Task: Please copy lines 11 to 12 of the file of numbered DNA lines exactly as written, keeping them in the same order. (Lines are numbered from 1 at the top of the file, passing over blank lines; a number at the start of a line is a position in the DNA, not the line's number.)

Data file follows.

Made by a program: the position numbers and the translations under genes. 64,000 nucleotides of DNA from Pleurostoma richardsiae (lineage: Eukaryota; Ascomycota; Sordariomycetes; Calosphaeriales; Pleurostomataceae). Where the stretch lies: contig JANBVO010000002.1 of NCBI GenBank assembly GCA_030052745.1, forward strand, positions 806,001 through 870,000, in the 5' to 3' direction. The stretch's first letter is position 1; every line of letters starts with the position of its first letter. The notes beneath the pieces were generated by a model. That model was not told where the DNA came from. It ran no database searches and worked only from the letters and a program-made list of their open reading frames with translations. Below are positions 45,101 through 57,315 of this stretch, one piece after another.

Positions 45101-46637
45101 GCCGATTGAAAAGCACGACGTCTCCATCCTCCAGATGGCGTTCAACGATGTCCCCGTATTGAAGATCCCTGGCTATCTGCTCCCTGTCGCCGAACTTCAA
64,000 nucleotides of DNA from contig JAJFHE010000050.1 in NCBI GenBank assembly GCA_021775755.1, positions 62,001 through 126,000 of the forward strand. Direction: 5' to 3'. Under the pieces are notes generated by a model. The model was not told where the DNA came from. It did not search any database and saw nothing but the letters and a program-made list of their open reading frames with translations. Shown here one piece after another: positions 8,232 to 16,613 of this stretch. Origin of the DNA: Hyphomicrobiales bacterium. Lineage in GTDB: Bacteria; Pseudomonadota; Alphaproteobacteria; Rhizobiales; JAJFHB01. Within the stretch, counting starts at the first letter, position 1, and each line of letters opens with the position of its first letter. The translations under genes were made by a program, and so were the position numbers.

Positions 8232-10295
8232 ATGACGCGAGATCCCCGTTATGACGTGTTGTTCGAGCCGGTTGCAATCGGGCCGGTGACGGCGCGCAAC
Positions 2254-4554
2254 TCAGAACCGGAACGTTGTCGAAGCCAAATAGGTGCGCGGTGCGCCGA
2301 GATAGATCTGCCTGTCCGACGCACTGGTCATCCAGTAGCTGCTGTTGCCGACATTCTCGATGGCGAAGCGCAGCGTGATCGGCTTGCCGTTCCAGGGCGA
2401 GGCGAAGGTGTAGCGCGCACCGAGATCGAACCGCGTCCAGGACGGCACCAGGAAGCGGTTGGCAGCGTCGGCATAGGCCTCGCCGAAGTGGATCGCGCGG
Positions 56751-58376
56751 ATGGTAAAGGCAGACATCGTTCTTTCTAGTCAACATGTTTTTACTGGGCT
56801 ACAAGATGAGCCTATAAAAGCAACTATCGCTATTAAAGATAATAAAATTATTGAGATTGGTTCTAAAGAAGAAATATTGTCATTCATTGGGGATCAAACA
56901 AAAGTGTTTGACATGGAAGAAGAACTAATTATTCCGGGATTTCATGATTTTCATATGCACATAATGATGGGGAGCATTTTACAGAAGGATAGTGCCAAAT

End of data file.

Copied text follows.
Positions 56751-58376
56751 ATGGTAAAGGCAGACATCGTTCTTTCTAGTCAACATGTTTTTACTGGGCT